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Author Topic: How to Avoid Illegal Recruitment  (Read 1391 times)


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How to Avoid Illegal Recruitment
« on: September 11, 2012, 05:36:08 pm »
In relation to Islander's Post here:
Posted by the Philippine Embassy
How to Avoid Illegal Recruitment

Illegal recruitment shall mean any act of canvassing, enlisting, contracting, transporting, utilizing, hiring, or procuring workers and includes referring, contract services, promising or advertising for employment abroad, whether for profit or not, when undertaken by a non-license or non-holder of authority (RA8042).
Some form of illegal recruitment include:
Leaving the country as a tourist but with the intention of working abroad
Escort Services – tourist/workers “escorted” at the country’s airports and seaports
By Correspondence – applicants are encouraged by the recruiter to comply with employment requirements and placements through mail
Blind Ads – fraudulent and misleading advertisements promising facility of employment
Au Pair – an inter-cultural program wherein a host family sponsors a person to study language and culture for a monthly allowance in exchange for a home to stay in
Backdoor Exit – going out of the country through some airports and seaports in the southern part of the Philippines
Camouflaged participation in foreign seminars and sports events
Workers leave as participants in seminars or sports events but eventually finding jobs in the host country.
Traineeship Scheme – Hotel and Restaurant Management (HRM) students leaving in the guise of a traineeship program for hotels abroad but eventually landing jobs in the training establishment.
The Philippine Overseas Employment Administration (POEA) has come up with some tips on how to prevent illegal recruitment:
Do not apply at recruitment agencies not licensed by POEA.
Do not deal with licensed agencies without job orders.
Do not deal with any person who is not an authorized representative of a licensed agency.
Do not transact business outside the registered address of the agency. If recruitment is conducted in the province, check if the agency has a provincial recruitment authority.
Do not pay more than the allowed placement fee. It should be equivalent to one-month salary, exclusive of documentation and processing costs.
Do not pay any placement fee unless you have a valid employment contract and an official receipt.
Do not be enticed by ads or brochures requiring you to reply to a Post Office (P.O.) Box, and to enclose payment for processing of papers.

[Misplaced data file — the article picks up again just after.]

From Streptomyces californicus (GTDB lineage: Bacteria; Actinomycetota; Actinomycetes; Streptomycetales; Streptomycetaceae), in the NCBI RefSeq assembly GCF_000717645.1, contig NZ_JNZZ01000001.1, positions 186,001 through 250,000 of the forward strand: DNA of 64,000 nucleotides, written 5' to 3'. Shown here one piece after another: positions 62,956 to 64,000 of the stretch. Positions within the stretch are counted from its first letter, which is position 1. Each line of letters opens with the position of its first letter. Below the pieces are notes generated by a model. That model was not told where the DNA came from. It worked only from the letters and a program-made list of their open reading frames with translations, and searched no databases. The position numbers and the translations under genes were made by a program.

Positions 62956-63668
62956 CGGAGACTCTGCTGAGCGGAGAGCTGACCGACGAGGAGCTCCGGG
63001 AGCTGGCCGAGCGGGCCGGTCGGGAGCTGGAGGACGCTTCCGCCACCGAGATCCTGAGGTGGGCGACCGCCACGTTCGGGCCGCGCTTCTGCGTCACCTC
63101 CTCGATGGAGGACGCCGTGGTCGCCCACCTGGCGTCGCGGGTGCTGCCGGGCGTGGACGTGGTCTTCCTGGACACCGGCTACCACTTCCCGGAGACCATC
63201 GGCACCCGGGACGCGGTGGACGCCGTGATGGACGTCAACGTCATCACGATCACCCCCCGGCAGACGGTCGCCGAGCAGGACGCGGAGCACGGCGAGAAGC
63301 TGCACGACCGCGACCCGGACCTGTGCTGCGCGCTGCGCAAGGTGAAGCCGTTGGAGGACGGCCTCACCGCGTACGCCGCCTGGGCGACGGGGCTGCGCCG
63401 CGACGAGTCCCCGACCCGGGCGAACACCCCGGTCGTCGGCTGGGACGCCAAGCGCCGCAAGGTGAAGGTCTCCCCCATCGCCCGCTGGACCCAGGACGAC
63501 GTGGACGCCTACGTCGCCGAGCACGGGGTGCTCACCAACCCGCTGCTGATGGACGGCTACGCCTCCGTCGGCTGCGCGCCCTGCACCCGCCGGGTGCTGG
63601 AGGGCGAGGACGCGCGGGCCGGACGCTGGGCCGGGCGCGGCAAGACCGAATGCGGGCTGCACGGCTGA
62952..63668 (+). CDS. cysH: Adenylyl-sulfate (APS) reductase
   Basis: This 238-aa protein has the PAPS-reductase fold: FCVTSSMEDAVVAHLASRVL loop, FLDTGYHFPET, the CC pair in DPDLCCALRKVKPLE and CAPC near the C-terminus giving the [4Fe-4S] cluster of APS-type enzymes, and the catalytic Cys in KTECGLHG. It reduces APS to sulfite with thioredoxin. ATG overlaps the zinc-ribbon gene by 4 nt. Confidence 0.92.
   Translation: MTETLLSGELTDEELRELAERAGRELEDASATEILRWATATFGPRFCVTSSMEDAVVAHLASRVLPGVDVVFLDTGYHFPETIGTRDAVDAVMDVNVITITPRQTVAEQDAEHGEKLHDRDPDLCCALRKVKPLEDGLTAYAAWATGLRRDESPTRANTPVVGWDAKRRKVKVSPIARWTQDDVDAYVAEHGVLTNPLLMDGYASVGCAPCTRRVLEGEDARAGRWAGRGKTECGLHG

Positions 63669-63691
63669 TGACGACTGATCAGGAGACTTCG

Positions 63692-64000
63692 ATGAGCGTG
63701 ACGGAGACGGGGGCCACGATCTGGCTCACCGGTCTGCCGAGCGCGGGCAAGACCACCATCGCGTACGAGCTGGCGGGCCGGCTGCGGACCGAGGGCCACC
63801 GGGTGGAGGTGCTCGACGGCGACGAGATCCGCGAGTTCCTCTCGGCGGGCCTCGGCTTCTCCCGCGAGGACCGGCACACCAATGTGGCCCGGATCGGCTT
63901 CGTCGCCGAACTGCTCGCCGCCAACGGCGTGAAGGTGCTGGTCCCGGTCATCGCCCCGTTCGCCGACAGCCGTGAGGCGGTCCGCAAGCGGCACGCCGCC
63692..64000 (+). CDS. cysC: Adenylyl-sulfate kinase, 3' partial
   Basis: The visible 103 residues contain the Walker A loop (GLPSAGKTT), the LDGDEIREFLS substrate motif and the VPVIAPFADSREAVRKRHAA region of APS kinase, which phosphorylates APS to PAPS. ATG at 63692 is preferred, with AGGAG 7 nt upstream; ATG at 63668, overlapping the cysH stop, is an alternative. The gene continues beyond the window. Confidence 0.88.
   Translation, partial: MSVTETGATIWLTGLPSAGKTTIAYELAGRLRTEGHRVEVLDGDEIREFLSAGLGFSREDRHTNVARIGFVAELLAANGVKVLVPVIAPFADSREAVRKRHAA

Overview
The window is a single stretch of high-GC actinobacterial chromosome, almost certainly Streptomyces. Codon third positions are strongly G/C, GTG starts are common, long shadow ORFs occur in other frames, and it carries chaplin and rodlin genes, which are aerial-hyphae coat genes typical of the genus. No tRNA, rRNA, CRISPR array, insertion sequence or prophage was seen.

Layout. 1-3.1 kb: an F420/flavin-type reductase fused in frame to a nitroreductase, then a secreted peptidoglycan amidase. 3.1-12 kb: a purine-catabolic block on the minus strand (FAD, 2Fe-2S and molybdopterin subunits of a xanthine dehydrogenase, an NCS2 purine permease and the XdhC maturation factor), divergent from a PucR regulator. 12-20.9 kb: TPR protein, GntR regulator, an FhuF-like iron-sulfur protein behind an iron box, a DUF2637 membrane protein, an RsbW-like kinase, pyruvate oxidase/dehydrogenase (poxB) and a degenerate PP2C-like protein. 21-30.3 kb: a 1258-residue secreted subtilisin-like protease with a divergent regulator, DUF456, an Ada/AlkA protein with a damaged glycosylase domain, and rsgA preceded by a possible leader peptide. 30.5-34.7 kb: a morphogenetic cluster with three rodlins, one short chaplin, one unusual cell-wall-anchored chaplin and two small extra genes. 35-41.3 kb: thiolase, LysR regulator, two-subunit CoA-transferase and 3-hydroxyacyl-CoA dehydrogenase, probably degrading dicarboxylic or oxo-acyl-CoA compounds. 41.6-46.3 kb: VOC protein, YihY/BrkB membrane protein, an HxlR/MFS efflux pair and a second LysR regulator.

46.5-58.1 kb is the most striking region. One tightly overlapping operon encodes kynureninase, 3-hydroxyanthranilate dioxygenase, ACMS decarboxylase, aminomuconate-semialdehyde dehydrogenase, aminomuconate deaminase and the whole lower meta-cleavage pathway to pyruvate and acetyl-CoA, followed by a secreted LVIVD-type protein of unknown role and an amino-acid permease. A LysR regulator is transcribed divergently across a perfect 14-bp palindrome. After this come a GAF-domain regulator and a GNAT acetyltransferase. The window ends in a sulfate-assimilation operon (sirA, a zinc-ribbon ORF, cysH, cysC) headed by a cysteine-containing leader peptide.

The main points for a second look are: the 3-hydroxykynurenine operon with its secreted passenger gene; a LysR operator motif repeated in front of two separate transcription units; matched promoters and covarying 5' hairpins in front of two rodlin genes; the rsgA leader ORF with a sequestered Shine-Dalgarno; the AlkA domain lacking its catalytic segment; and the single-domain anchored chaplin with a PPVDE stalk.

Do not deal with training centers and travel agencies, which promise overseas employment.
Do not accept a tourist visa.
Do not deal with fixers.

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Re: How to Avoid Illegal Recruitment
« Reply #1 on: September 11, 2012, 06:04:16 pm »
Leaving the country as a tourist but with the intention of working abroad
Escort Services – tourist/workers “escorted” at the country’s airports and seaports

unfortunately, these two are the most common.  hapit tanan nakong makaila sa gawas, in one way or another, had been "tourists" sometime in one of their exits from our country.  the second one, the "escort services", is part of the package.  somehow our own immigration people at our airports are in cahoots with illegal recruiters.  i say this without batting an eyelash. 

in 2010, the "escort service" fee (purportedly to "smoothen" your exit through immigration at our airports, otherwise those people will hold you back because they know you're a fake tourist) was 5k pesos.  by the middle of 2011, it rose to 15k.  ambot pila na karon.  naa na silay contra-senyas between job recruitment guys and immigration personnel.

i went out once at around the same time; the immigration guy at the airport repeatedly told me that as an ofw i have to go to another queue.  ang tonto, i thought, gustong maniguro sa 15k.  it is as if it was beyond him that all who go out are not necessarily ofws. 

di ni matabang.  mosumbong ka ikaw pay matutyo because the burden of proof is on you.  wa baya nay receipt nang imong ibayad.  diha bitaw nisuway ug sumbong, bahalag di siya madayon sa gawas, aguy, giadto man hinoon sa ila.

Republic Act 8485 (Animal Welfare Act of 1998, Philippines), as amended and strengthened by House  Bill 6893 of 2013--- violation means a maximum of P250,000 fine with a corresponding three-year jail term and a minimum of P30,000 fine and six months imprisonment

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